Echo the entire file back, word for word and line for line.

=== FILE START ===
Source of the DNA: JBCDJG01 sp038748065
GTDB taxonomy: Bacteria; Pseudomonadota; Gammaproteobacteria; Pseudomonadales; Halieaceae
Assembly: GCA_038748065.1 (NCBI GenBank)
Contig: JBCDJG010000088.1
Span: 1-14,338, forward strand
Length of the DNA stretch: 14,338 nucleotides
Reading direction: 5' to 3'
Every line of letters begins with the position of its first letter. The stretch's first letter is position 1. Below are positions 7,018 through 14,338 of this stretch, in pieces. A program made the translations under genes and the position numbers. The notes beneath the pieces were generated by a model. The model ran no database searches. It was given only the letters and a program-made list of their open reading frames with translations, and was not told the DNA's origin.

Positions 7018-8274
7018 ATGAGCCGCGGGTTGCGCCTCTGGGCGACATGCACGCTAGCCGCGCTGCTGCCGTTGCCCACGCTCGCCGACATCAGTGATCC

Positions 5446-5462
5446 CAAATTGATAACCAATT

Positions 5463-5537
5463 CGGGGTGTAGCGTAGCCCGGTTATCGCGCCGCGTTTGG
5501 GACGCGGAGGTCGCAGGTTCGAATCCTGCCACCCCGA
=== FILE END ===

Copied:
Source of the DNA: JBCDJG01 sp038748065
GTDB taxonomy: Bacteria; Pseudomonadota; Gammaproteobacteria; Pseudomonadales; Halieaceae
Assembly: GCA_038748065.1 (NCBI GenBank)
Contig: JBCDJG010000088.1
Span: 1-14,338, forward strand
Length of the DNA stretch: 14,338 nucleotides
Reading direction: 5' to 3'
Every line of letters begins with the position of its first letter. The stretch's first letter is position 1. Below are positions 7,018 through 14,338 of this stretch, in pieces. A program made the translations under genes and the position numbers. The notes beneath the pieces were generated by a model. The model ran no database searches. It was given only the letters and a program-made list of their open reading frames with translations, and was not told the DNA's origin.

Positions 7018-8274
7018 ATGAGCCGCGGGTTGCGCCTCTGGGCGACATGCACGCTAGCCGCGCTGCTGCCGTTGCCCACGCTCGCCGACATCAGTGATCC

Positions 5446-5462
5446 CAAATTGATAACCAATT

Positions 5463-5537
5463 CGGGGTGTAGCGTAGCCCGGTTATCGCGCCGCGTTTGG
5501 GACGCGGAGGTCGCAGGTTCGAATCCTGCCACCCCGA